A better knowledge of Premiership footballers would certainly have been useful in Iran
"Who are you going to support now that Brazil is out?” went the conversation at a travel function the other night. I hadn’t quite appreciated until then that Brazil are so many people’s “second team."
Are they the most popular national team in the world? Probably. When visiting Lebanon in 1998 and being struck by the sight of hundreds of colourful flags that dotted the rooftops of Tripoli, I asked my guide, in all innocence, “Is that the Hezbollah flag?” He raised an eyebrow. “No, Brazil! It’s the World Cup next month…” was the response.
It wasn’t the only time I’ve felt embarrassed by my lack of football knowledge. At a dinner thrown by the Malaysia Tourist Board I introduced myself to the guest next to me, and asked who he was. He responded by pointing at the place-name in front of him.
“Sorry, you’ll have to give me a clue,” I admitted. “I used to play for the most popular football team in Malaysia,” he said. I retorted that I knew nothing about Malaysian football, to which he looked at me with disdain, “I mean Manchester United of course,” he growled. Oh dear.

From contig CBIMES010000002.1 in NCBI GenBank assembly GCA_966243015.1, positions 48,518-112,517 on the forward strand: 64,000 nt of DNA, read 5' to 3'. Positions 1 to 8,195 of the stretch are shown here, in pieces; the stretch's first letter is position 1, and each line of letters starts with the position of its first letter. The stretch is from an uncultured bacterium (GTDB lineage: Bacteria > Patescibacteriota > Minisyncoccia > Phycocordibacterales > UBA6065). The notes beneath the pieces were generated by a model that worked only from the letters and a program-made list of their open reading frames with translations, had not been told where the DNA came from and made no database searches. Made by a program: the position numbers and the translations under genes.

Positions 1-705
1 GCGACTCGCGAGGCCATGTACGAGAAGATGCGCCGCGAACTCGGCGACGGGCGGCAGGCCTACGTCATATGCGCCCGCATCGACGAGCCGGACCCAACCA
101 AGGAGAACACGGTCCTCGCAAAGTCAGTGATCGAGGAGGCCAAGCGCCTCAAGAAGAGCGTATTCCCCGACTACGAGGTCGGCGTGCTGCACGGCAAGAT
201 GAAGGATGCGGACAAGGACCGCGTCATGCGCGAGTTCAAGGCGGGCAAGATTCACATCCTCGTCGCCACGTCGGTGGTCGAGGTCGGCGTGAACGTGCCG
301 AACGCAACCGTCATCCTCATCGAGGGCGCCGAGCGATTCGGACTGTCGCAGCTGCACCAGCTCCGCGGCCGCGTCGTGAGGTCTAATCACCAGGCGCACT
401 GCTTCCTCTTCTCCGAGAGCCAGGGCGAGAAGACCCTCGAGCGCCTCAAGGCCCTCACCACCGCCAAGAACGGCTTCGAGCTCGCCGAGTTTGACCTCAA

A better knowledge of Premiership footballers would have certainly been useful in Iran.
Visiting a Holy Shrine in a remote corner of the country a group of male pilgrims came up to me and were desperately trying to communicate. After many attempts and much sign language and laughter, we eventually we found a universal language: "Michael Owen, David Beckham!"
I ran out of names long before they did, and just clapped at each footballer they mentioned, but they were satisfied. With broad grins on their faces, they each shook my hand before I took my leave. It was only the first of many such conversations as I travelled the country.
I’m off to Yemen next week; anyone know who they support? Maybe I’ll ask Paul, the psychic Octopus, who clearly knows much more about football than me. Meanwhile, I’ll get swotting up on the current Manchester United team straightaway...